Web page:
Catholic Diocese of Spokane, Washington
Official News Magazine of the Diocese of Spokane
P.O. Box 1453, Spokane WA 99210
(509) 358-7340; FAX: (509) 358-7302
The Best of The Question Box
by Father I.J. Mikulski
(From the Sept. 18, 2014 edition of the Inland Register)
Q. Do you agree itís a good idea to say a prayer before a critical play in sports? For a long putt in golf, or a hit in overtime baseball? I notice some players sort of make the sign of the cross before stepping up to the plate for the first pitch. Do you think it works?
A. Prayer, like motherhood, education and virtue, is a ďgivenĒ in life no one can be against. St. Paul advises that we pray always, in all events, and that should include sports. But pray for what? Team spirit? No injuries? An umpireís good vision?
Despite those mossy old jokes about devout nuns praying their team to victory, the fact remains that practice, not prayer, makes athletes skillful. Shooting baskets or hockey pucks, the ability of players who practice will be the dominant factor. The sign of the cross before the next pitch will not replace practice.
Q. Would you please say something about the Synoptic Problem? Itís news to me that thereís a problem difficult to understand when itís Godís Word in our Bible. Or is it just a problem thatís too far beyond us? Are we sure itís a real problem?
A. Top level Scripture scholars could fill the rest of this newspaper with erudite commentary about the synoptics. We can gloss over the highlights for quick review.
We might call it the synoptic symposium. The word ďsynopticĒ is Greek for one-eyed sighting, as a carpenter squints one eye to look down a piece of lumber to see if itís straight. Scholars line up verses from Matthew, Mark and Luke to see where they match, or not, to determine who wrote first, or last, to wonder who borrowed what from whom.
But itís an unstable premise, a bit wobbly. Thereís nothing like it in ancient or modern literature. There seems to be no satisfactory answer. Itís like trying to walk upright on a floor covered with ball bearings. Itís the old story that when we approach the outer perimeter of Godís work we get stonewalled.
For instance, 330 out of 661 of Markís verses, 330 out of 1,068 in Matthew and 330 out of 1,150 in Luke are a match. How did that happen? And in a few places the authors quote an Old T. source using the same rare slang Greek words not found anywhere in the Hebrew Old Testament or the Greek Septuagint Old Testament. How did that happen?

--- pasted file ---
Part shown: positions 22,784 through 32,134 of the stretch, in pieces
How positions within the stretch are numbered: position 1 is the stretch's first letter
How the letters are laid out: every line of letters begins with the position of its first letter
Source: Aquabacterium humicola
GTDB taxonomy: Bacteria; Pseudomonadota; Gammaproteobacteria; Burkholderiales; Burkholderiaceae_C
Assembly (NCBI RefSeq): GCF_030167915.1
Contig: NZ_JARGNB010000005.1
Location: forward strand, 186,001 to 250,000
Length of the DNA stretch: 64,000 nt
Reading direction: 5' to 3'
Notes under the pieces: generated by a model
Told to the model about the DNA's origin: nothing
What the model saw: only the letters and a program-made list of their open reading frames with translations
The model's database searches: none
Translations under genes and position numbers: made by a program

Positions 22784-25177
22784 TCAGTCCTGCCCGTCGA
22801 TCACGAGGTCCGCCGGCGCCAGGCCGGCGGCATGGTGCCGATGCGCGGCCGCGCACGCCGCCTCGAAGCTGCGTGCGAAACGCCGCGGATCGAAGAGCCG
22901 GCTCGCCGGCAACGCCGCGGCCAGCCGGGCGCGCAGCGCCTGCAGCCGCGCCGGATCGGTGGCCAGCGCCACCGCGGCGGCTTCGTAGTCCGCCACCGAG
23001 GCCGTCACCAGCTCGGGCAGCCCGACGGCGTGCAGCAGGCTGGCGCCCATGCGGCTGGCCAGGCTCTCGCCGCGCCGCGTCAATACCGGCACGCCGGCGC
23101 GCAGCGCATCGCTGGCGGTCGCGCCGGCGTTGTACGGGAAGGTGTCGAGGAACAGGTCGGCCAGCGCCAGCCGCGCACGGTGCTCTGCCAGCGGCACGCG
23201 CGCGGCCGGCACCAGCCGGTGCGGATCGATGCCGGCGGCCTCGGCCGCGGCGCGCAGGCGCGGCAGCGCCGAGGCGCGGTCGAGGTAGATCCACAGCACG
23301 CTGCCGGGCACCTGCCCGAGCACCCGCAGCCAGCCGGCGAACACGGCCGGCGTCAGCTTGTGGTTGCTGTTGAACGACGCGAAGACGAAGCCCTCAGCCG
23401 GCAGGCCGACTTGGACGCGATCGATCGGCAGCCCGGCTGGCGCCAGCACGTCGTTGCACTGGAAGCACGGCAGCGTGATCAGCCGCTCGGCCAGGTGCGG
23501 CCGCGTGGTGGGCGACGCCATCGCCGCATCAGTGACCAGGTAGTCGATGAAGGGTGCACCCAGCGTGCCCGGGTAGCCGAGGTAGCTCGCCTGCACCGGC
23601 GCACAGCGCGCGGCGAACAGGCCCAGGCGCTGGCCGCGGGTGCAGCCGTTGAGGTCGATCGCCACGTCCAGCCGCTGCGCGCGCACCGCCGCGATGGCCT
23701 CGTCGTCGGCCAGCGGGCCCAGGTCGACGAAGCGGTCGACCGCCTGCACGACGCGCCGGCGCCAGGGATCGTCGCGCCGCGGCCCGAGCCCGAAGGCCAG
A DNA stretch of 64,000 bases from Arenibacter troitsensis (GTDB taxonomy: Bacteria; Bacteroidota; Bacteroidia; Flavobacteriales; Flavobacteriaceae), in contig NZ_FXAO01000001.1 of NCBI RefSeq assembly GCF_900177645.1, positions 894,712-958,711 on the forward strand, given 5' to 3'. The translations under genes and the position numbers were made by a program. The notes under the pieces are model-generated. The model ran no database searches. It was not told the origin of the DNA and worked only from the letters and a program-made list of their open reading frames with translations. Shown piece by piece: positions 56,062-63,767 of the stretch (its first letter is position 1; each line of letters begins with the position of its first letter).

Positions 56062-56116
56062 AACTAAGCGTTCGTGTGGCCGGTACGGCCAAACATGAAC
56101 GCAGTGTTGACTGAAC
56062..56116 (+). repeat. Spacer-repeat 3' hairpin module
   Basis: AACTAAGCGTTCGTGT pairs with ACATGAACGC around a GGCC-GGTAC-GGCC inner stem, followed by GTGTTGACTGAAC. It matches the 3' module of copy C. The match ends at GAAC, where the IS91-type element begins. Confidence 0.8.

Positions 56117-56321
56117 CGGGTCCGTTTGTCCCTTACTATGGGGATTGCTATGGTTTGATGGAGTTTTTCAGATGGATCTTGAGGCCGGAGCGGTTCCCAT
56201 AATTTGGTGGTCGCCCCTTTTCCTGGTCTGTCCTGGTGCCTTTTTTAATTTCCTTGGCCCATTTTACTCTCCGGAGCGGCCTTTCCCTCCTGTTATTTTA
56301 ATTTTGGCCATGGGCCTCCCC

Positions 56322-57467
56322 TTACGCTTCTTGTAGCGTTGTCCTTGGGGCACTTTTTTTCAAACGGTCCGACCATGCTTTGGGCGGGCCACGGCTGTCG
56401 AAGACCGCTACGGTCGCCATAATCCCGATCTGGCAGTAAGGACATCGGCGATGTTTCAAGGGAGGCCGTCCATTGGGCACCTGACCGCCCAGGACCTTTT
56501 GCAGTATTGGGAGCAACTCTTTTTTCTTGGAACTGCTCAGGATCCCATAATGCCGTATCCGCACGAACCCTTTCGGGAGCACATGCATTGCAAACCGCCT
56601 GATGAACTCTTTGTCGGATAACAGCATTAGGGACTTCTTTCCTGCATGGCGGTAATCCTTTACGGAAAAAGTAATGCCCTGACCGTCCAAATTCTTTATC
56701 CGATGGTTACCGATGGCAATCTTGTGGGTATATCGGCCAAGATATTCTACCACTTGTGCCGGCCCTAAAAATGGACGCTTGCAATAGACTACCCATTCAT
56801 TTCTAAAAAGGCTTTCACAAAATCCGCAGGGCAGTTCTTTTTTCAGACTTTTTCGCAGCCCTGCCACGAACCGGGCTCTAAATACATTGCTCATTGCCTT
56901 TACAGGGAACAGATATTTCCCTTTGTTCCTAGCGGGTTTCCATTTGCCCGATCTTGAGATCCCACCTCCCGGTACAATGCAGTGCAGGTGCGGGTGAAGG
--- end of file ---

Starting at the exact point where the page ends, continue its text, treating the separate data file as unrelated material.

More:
We leave all this to Scripture scholars who revel in this kind of work and trust them to call us when they solve the synoptic symposium.
Q. At Communion Father broke the small round Host in two pieces and gave the other half to my husband next behind me. We liked the idea that both of us shared the same piece of Bread as the Body of Christ. Could that be offered to more married couples?
A. Yes, it could but you can foresee how such a procedure could easily get flummoxed with long lines of communicants when the priest isnít sure whose husband or wife is next in line. Occasionally a couple will receive Communion standing side-by-side and thatís a better way to share the Body and Blood of Jesus Christ.
Q. It seems to me that some people have the idea that no fasting is required before Communion. It would be easy if you made it clear.
A. The rule is simplicity itself. Fasting from food and liquids for one hour before receiving Eucharist is the norm.
Please note that the rule applies to the time of receiving Communion, not the time Mass begins. The spirit of the law is clear. Itís a gentle reminder, a little jolt, to help us prepare to receive Jesus Christ, which might well be the high point of our day.
Itís a fine family tradition. Acts 13:2 described our earliest ancestors ďwhile they were engaged in the liturgy of the Lord and were fasting.Ē Even children can fast on the way to church.
The law doesnít apply to sick or aged folks or those who care for them. Water doesnít count, nor does medicine.
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